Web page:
A week that saw everything from an important ruling on the scope of the Guidance on the Prevent Duty to mistaken identity in a Cardiff pub..
The Prevent Duty, under which “specified authorities” – includiing schools and colleges – must show “due regard to the need to prevent people from being drawn into terrorism”, is somewhat controversial. Supporters insist that it is fundamentally about safeguarding students against all forms of extremism, while critics argue that Prevent predominantly targets – and stigmatises – Muslim communities. Continue reading →
After the statement by the Secretary General of the Anglican Communion on the vote by the Synod of the Scottish Episcopal Church on same-sex marriage, the Primus, the Most Revd David Chillingworth, has issued the following response:
“The Secretary General of the Anglican Communion has issued a statement commenting on Thursday’s decision by the General Synod of the Scottish Episcopal Church to amend its Canons to permit same-sex marriage. The statement recognises that the Provinces of the Anglican Communion can each take these decisions within their own life. But I think it is important that I should comment on some other aspects of what the statement says and their implications for the continuing life of the Anglican Communion. Continue reading →
In a further guest post, David Scrooby, an attorney of the Republic of South Africa, follows up his previous post on the dispute between Bishop Mlibo Ngewu and the Anglican Church of Southern Africa.
In 1930 a hippopotamus named Huberta became famous as she walked 1600 miles from Lake St Lucia in northern KwaZulu-Natal (KZN) to near Grahamstown in the Eastern Cape, crossing over the great rivers of the Diocese of Mzimvubu (DOM).
Reflecting this epic journey, Mlibo Ngewu has moved from the KZN High Court to the Eastern Cape High Court, and in Ngewu v Archbishop Makgoba & Others (EL197/2016, ECD497/2016  Eastern Cape Local Division, East London Circuit (25 May 2017), (unreported) his position as Bishop of the Diocese of Mzimvubu was the cause of further litigation in a secular court. He was again unsuccessful and Acting Judge Nicola Molony dismissed the application for an interdict against the Anglican Church of Southern Africa, with costs. Continue reading →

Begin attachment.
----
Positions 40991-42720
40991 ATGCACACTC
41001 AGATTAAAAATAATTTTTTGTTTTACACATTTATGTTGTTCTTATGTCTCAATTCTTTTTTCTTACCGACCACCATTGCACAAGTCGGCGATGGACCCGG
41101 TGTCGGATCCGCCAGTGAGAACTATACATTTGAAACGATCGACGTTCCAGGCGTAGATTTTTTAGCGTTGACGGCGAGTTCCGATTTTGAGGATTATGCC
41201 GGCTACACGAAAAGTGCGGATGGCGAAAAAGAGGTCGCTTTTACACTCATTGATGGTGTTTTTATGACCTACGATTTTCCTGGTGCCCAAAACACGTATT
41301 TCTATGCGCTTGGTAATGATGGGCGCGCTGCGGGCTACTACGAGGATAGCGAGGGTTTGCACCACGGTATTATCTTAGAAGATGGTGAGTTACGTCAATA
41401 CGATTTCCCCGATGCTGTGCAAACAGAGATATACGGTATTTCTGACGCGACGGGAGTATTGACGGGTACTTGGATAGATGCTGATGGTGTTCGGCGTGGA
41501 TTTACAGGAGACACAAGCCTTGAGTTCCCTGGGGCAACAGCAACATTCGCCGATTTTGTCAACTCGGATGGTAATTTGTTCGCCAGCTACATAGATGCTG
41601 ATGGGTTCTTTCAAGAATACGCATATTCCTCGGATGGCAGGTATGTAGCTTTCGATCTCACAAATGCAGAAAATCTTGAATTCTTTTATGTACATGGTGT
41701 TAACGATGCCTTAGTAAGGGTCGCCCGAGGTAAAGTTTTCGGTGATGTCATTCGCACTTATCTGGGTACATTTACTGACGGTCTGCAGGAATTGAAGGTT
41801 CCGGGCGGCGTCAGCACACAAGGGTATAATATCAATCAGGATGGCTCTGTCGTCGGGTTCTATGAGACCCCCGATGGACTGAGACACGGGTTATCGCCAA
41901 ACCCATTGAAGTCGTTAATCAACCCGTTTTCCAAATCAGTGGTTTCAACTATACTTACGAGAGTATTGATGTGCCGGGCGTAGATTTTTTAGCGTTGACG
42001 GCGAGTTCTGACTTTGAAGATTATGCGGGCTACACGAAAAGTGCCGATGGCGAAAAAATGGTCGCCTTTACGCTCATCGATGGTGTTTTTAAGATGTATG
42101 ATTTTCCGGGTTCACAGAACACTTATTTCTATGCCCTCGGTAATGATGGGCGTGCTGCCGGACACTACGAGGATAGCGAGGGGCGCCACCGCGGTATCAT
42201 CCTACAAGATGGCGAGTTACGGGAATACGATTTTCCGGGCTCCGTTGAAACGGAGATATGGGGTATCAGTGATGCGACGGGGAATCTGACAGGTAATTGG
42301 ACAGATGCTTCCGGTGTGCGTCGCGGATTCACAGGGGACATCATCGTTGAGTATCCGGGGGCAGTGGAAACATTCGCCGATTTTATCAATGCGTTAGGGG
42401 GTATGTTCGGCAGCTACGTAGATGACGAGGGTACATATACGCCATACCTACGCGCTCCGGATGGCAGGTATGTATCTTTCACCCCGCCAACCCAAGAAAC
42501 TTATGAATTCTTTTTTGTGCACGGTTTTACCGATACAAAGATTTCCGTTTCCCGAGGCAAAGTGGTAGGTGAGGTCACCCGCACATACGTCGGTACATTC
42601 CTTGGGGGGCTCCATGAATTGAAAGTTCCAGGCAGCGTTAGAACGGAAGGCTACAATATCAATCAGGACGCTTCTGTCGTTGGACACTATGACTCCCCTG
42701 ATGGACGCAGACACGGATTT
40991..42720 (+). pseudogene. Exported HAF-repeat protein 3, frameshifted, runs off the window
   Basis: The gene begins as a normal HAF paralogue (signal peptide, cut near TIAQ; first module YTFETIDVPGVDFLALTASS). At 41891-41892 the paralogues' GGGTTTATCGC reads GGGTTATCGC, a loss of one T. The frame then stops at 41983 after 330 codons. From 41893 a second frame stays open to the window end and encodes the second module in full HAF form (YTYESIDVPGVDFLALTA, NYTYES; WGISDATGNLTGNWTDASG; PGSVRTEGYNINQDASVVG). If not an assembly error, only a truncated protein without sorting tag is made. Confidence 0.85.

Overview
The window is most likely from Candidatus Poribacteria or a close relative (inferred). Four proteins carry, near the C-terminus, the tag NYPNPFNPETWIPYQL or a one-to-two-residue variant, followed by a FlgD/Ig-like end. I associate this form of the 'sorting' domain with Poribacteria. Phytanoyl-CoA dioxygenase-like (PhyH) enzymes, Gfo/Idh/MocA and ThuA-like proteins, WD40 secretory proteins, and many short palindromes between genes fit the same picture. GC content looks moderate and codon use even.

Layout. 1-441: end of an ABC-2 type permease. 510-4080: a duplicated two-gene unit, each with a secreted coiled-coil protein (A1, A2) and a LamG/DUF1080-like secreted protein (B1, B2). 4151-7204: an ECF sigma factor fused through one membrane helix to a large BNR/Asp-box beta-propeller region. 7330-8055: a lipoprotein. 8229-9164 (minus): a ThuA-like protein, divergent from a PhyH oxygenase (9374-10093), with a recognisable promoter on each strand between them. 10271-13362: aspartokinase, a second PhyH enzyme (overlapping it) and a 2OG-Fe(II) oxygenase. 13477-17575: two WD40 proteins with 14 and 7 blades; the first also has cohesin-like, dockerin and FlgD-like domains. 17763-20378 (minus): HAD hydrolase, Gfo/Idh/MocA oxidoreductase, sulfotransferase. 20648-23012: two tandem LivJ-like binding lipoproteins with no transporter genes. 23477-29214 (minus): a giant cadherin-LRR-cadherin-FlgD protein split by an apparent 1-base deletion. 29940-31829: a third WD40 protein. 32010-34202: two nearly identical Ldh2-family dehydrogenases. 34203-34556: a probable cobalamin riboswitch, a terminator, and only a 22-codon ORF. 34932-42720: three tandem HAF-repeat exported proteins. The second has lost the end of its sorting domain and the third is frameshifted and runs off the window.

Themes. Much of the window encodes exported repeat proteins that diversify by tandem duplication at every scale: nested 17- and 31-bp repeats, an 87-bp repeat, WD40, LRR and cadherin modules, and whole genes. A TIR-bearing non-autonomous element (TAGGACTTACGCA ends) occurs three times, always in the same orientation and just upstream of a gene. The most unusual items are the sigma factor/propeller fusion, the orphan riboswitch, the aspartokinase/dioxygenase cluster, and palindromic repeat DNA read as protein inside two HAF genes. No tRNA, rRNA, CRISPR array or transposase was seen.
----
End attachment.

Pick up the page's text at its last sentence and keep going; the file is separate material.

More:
Further background has emerged on the objection registered by the House of Bishops of the Province of British Columbia & Yukon to the election of the Revd Jacob Worley to be Bishop of the Diocese of Caledonia in the Anglican Church of Canada, on which we previously posted the Church’s press release. Continue reading →
George Conger reports at Anglican Ink that on 2 May the Revd Jonathan Pryke was irregularly consecrated as a bishop at Jesmond Parish Church by bishops of the Reformed Evangelical Anglican Church of South Africa (REACH-SA).
REACH-SA, aka the Church of England in South Africa (CSA), is one of the breakaway Churches in the Anglican tradition; and the Church of England recognises its orders under the terms of the Overseas and Other Clergy (Ministry and Ordination) Measure 1967, along with those of the Free Church of England, the Anglican Church in North America and the Roman Catholic Church, “although it is not in communion with them”. The intention, presumably, is that the Revd Mr Pryke should offer episcopal oversight to Evangelical Anglicans who would prefer not to accept the authority of their diocesan bishop.